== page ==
Embroidery on leaves – Leah Nikolaou

Embroidery on leaves

Mixing leaves and hand embroidery stitches were where my current embroidery designs began. Leaf art is a medium that has been growing in popularity in past years and I can see why as there is something so satisfying about embroidering into them.

leaves embroidered with handwritten paper

I began embroidering leaves when my daughter was a toddler as we foraged for flowers for her press and to pass the time. I’d left a busy full-time job in media and was a bit lost about what I wanted to do next. Embroidery on leaves was a natural progression from flower pressing to how I could mix flower pressing with hand embroidery. 

hand embellished 3d leaves

back of a hand stitched leaf

I loved embroidery as a teenager and had ideas about using it in a contemporary way. My flowers were far too delicate to stitch, I tried and failed, so I looked at other natural materials to act as a canvas. At the time, my neighbors had this huge bush in their garden, which dropped fabulous brown waxy leaves over my fence. I loved their natural organic forms and wrapped them with little stickers printed with lovely small-scale paper prints. They were perfect.

autumn leaf embroidered with handwritten paper

It was at this time that I discovered the crocheted leaf art of artist Susana Bauer who really opened my eyes to the contemporary possibilities of mixing crafts and nature together. Like Susana, I wanted to do embroidery on leaves which I chose to do with a fine cotton thread. I loved the process of stitching through the crunchy paper and leaves. I chose words to write on my little strips of paper with a felt marker which resonated with my day-to-day with a young toddler. The checked printed papers, polka dots, and felt tips pens mirrored the naivety of my days.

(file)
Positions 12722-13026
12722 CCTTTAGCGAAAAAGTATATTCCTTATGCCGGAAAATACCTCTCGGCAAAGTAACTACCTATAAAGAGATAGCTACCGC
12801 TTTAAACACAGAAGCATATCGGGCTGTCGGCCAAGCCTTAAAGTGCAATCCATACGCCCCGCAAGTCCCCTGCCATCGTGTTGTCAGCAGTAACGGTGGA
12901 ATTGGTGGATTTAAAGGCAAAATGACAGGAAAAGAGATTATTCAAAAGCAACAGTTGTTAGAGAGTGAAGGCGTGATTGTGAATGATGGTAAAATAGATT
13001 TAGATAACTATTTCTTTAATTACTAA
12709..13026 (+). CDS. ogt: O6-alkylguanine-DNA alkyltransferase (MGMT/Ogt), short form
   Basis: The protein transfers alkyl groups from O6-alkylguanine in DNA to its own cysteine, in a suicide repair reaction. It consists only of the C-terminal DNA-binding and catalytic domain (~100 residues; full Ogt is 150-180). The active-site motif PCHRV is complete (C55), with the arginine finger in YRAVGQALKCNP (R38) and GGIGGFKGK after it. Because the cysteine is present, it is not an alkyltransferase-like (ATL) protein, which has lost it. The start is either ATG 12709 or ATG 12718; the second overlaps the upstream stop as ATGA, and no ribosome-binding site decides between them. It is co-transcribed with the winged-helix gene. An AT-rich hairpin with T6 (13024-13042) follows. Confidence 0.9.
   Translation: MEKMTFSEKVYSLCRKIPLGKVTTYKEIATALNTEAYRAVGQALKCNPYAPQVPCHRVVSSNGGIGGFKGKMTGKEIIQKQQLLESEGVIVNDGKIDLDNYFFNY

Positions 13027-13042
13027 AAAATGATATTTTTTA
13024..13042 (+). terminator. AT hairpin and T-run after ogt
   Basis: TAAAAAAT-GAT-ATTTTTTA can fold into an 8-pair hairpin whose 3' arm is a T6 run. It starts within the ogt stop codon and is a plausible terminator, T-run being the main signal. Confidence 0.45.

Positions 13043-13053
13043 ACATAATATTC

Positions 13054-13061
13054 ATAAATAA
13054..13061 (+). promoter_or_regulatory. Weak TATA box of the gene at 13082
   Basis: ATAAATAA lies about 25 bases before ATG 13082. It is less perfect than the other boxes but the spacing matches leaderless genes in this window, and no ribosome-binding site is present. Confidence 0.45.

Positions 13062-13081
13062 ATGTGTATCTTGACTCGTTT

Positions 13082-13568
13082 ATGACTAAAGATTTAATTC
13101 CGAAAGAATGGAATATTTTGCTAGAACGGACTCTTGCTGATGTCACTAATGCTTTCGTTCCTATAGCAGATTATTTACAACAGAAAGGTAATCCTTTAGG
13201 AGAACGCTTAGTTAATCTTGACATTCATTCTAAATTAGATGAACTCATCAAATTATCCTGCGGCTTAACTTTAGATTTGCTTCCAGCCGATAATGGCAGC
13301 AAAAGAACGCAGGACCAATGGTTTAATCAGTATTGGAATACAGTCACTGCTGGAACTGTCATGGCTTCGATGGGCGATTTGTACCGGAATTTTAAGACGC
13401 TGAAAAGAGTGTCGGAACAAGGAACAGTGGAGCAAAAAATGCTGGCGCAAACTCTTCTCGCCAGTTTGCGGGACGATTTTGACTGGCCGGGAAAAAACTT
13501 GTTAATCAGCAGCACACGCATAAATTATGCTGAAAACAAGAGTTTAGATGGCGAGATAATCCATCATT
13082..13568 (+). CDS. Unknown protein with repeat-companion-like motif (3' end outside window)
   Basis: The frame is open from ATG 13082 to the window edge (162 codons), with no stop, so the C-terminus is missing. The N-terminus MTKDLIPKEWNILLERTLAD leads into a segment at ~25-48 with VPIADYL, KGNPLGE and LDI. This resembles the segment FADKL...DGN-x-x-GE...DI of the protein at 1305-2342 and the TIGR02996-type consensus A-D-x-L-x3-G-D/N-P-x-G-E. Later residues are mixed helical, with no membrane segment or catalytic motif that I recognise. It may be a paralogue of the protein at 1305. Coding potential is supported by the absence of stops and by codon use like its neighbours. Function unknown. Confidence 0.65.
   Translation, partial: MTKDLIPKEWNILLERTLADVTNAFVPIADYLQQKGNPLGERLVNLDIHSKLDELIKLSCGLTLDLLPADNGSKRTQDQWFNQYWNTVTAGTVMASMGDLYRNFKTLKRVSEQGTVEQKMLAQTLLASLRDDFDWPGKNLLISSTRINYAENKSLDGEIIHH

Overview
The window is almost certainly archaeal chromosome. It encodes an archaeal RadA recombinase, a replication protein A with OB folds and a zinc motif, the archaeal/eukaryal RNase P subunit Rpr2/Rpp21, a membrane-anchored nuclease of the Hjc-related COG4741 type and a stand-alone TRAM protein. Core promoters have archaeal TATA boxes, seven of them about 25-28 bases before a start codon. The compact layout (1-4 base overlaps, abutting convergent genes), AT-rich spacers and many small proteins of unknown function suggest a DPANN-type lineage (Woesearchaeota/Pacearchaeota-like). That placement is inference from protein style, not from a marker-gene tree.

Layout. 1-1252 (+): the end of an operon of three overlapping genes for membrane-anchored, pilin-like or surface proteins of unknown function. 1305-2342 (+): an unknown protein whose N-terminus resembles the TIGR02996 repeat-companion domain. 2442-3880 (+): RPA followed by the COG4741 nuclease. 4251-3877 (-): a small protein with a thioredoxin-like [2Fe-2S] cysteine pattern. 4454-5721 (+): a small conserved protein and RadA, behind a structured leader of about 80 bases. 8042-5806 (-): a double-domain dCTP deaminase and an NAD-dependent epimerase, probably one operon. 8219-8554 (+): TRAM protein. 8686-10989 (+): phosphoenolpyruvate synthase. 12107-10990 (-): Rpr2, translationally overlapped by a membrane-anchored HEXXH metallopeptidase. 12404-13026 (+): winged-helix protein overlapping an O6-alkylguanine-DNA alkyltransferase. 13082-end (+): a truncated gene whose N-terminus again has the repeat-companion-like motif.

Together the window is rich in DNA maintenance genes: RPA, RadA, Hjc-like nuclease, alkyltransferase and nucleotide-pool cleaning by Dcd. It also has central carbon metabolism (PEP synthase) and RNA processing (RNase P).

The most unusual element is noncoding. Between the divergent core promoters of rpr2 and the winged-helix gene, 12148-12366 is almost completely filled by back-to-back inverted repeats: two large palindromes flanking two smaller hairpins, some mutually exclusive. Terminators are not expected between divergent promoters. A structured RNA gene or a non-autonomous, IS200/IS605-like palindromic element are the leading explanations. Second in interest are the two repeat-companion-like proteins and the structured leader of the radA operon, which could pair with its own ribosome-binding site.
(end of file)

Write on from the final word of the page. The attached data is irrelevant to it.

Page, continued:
embroidered leaves with text

However, the limitations of embroidering on leaves led me to find another way to use my pressed flowers. I knew I wanted to use the great resource of natural materials that I’d collected and dried. That’s when I experimented with digital printing to preserve every delicate colour and organic detail.

So that’s how my current museum-quality paper embroideries were born!

embroidered tree leaves

 If you have enjoyed reading this blog post check out How To Do Paper Embroidery or Perforated Paper Embroidery 

7 comments

  • These leaves had a slightly waxy coat and were from a bush, but I don’t know what it’s called. I would look for thicker leaf types.

    Leah Nikolaou
  • I love the beautiful colours of autumn leaves, but never thought of stitching through them. What type of leaves work the best?

    Linda
  • Thanks Heather and Judy!

    Judy, I actually stitched these about 4 years ago and still have them, they haven’t decomposed at all. They are beautiful leaves that had fallen into my garden from a neighbours bush but don’t know what its called!

    Heather, I stitched a little garland of leaves to make some decorations for Sofia’s outdoor mud kitchen a few years back too. They are fun to have a play with!

    Leah Nikolaou
  • Wow, would love to have a go at that. Your ideas are amazing, and your work is beautiful

    Heather Bedworth
  • This is very cool. I can’t understand why the leaf doesn’t crumble when you stitch on it though.

    Judy

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